Understanding the Differences Between At-Fault Auto Insurance Versus No-Fault Auto Insurance
The knowledgeable and experienced Southfield, MI auto accident attorneys at Wigod & Falzon realize that most Michigan drivers don’t understand the differences between at-fault and no-fault insurance. Our prestigious law firm Southfield has been practicing auto accident law since 1997, and we understand how the no-fault Michigan laws work.
Our auto accident attorneys in Southfield will explain that the first difference between the two types of insurance is the one that most people are aware of – who pays for the injured person's damages. The second difference is whether or not the injured victim has the right to sue.
The original intent of no-fault auto insurance was to make it cheaper because minor accidents would be taken out of the court system. Car insurance companies would not have to pay Southfield Injury Attorneys to settle smaller cases in court. Each driver's own insurance company would be responsible for damages. No driver has to be assigned fault to get your damages covered up to your policy limit.
The Right to Sue
But the policy limit does make a difference. No-fault insurance does let injured victims sue the at-fault driver in certain situations. Southfield No Fault Insurance Lawyers only deal with economic damages. But in Michigan, the victim is allowed to sue for non-economic damages.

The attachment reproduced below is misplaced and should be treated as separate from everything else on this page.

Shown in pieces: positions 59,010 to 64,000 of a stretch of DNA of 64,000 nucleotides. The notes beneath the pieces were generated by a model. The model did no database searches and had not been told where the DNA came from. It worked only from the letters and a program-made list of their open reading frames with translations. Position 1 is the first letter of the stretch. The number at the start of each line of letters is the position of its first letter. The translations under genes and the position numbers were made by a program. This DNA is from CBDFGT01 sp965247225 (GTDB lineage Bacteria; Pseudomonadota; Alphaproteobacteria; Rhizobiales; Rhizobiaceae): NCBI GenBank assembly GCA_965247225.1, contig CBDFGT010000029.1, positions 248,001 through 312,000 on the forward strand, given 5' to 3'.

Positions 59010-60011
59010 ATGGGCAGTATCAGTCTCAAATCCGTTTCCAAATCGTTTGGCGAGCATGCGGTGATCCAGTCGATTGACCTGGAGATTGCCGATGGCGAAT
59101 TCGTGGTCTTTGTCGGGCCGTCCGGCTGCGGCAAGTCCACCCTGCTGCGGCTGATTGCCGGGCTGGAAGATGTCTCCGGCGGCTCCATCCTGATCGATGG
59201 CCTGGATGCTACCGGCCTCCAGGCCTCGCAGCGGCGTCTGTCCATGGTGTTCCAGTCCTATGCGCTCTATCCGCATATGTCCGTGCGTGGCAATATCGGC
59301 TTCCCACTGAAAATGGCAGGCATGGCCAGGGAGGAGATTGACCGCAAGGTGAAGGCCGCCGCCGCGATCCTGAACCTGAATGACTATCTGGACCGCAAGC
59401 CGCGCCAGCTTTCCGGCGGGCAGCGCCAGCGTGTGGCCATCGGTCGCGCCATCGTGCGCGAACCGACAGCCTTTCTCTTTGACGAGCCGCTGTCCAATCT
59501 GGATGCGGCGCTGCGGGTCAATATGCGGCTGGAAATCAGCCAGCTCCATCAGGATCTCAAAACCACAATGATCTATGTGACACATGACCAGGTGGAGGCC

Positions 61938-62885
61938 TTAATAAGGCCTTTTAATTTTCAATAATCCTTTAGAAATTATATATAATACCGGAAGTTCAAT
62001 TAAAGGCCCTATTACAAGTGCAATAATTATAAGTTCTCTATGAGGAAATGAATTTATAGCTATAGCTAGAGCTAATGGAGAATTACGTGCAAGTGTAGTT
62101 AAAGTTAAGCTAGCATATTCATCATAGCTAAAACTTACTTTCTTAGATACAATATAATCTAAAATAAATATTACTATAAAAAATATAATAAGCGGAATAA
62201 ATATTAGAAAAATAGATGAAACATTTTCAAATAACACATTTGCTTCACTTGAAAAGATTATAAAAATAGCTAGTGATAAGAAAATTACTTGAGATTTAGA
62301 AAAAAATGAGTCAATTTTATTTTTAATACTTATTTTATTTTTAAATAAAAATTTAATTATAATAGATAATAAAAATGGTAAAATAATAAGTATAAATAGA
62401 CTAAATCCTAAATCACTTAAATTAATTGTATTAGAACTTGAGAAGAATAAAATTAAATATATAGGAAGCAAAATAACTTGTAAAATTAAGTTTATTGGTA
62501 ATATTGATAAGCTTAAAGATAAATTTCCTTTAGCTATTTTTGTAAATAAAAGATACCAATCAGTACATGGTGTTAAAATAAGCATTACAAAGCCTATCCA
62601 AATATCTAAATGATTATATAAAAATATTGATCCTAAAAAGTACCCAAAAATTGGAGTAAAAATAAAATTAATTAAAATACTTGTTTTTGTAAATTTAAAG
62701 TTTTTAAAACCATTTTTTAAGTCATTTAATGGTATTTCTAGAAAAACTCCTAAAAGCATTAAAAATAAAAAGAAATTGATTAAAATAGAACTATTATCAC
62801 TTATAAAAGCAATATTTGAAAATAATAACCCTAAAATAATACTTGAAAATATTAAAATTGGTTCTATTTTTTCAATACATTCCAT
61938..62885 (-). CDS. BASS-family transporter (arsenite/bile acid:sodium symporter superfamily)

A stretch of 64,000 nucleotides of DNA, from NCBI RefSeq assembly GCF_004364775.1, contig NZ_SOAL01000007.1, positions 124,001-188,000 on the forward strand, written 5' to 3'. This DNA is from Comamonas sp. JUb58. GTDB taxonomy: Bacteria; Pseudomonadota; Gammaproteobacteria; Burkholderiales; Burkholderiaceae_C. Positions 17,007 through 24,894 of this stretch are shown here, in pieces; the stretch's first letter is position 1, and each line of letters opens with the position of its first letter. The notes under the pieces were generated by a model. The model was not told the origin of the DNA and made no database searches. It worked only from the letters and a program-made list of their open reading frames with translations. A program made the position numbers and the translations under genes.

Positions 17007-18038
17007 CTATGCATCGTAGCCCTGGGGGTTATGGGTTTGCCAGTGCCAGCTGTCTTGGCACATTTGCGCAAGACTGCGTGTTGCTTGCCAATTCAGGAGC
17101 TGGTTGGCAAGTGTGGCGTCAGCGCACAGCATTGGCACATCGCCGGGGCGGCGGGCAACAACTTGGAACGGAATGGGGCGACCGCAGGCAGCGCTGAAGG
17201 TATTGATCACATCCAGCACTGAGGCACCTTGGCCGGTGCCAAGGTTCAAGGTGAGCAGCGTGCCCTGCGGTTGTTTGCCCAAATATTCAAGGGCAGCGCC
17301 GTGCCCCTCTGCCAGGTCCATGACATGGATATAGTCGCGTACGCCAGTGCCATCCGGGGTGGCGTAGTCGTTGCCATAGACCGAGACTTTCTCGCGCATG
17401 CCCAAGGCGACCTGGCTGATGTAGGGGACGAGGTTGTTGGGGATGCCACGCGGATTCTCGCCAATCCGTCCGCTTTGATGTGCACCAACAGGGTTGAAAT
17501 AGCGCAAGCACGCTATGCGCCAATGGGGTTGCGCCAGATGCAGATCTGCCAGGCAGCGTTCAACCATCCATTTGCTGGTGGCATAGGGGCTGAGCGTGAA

Even though one of the points of no-fault insurance was to protect people from being sued in an accident, sometimes the person who got hurt did not carry enough insurance to pay for their injuries. This is where policy limits come into play. The car accident lawyers in Michigan at the law firm of Wigod & Falcon will explain residual liability to you at your initial consultation.
In this case, each driver pays for their damages, but the extra expenses are left over – residual liabilities. If you are found to be at fault, there are times when you can be sued.
The Southfield insurance attorneys at Wigod & Falzon explain that many situations allow you to be sued even in the no-fault state of Michigan.
For example, if you caused someone's death, permanent disfigurement, or other serious injuries, you can be sued for residual liability. Also, you can be sued if the other driver doesn’t live in Michigan. In the same way, if you cause an accident in another state, you can be sued.
Wigod & Falzon, P.C.
25899 W 12 Mile Rd #200, Southfield, MI 48034